Frame saws

The frame saw.  Virtually every house in North America contained one of these prior to oil and gas heat.

The frame saw. Virtually every house in North America contained one of these prior to oil and gas heat.

Advertisement from 1913.

These saws are an excellent and handy way to cross-cut large logs quickly.  the design is over 2,500 years old solving the problem of keeping a stiff blade with a minimum amount of metal.  This style come in at about 4 1/2 pounds giving enough heft to aid in cutting.  Teeth cut both ways and the blades tend to be made from excellent steel.  Perfect for re-use if you can find one mouldering in the corner of a flea market.  I picked on up several years ago in “like new” condition and it has given great service ever since.  Limbs can be simply replaced if they become rotted or otherwise damaged.  These are the chainsaws of our forebears.

Restoring a Disston D8 Thumb Hole Rip Saw

This is an excellent documentation for restoring an old saw. So many are out there just waiting for a bit of new life.

MVFlaim Furnituremaker

While scouring antique malls looking for tools, I ran across this nice rip saw stuck in the back corner of a booth. It’s a Disston D8 Thumb Hole saw and considering it’s age, it was in very nice condition. Even though it had some rust on the blade, I knew it would clean up just fine.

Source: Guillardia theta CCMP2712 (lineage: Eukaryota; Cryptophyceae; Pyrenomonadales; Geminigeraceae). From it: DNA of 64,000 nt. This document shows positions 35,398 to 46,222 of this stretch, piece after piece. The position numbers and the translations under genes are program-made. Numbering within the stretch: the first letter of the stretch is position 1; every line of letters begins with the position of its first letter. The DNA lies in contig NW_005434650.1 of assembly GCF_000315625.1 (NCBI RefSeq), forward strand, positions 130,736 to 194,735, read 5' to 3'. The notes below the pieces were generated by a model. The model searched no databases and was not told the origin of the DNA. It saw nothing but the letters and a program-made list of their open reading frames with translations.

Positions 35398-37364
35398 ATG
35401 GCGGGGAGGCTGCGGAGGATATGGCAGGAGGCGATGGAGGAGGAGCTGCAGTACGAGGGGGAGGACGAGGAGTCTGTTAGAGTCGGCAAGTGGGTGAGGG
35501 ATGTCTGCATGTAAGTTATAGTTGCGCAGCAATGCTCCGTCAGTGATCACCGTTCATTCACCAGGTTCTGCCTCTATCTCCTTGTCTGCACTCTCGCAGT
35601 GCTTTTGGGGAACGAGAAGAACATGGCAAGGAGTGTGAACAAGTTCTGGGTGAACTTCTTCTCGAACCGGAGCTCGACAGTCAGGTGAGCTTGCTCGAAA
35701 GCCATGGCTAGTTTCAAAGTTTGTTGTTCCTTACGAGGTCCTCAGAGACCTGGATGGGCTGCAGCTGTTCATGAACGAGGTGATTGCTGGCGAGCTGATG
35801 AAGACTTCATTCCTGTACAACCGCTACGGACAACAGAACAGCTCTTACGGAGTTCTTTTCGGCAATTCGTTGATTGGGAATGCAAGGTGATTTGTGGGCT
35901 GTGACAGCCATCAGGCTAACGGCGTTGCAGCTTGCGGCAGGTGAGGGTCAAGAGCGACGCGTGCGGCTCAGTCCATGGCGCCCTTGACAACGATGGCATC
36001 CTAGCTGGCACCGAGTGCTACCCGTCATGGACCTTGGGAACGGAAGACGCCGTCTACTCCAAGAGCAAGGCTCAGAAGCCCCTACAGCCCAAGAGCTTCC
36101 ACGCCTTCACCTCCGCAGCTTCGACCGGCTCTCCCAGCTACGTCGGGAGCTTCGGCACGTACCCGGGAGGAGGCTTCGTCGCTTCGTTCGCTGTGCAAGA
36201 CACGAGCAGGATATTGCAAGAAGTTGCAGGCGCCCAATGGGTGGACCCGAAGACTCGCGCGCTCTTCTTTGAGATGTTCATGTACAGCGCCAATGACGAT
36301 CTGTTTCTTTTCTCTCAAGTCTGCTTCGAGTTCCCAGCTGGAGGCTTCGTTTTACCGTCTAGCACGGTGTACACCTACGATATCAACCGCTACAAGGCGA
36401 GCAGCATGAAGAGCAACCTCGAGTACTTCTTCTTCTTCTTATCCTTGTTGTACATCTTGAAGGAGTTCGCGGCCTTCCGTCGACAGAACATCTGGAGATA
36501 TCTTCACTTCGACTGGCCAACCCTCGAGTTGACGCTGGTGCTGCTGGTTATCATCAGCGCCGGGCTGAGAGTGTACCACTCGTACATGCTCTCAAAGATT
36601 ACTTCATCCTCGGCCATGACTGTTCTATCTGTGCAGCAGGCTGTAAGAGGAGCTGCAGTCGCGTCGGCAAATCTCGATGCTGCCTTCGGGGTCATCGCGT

photo blog 020.jpg

The first thing I did was take the saw apart and dip the blade in a bath of water with food grade citric acid. I let it sit overnight allowing the acid to eat all the rust off the blade.

 photo blog 023.jpg

While the blade cooked, I focused my attention on the handle. Using Soy-Gel paint stripper, I cleaned all the gook and grime off the apple wood handle using a steel wool pad.

 photo blog 024.jpg

Here’s the handle wiped off after just a few minutes of paint stripper on it.

 photo blog 025.jpg

In the morning, I took the blade…

View original post 332 more words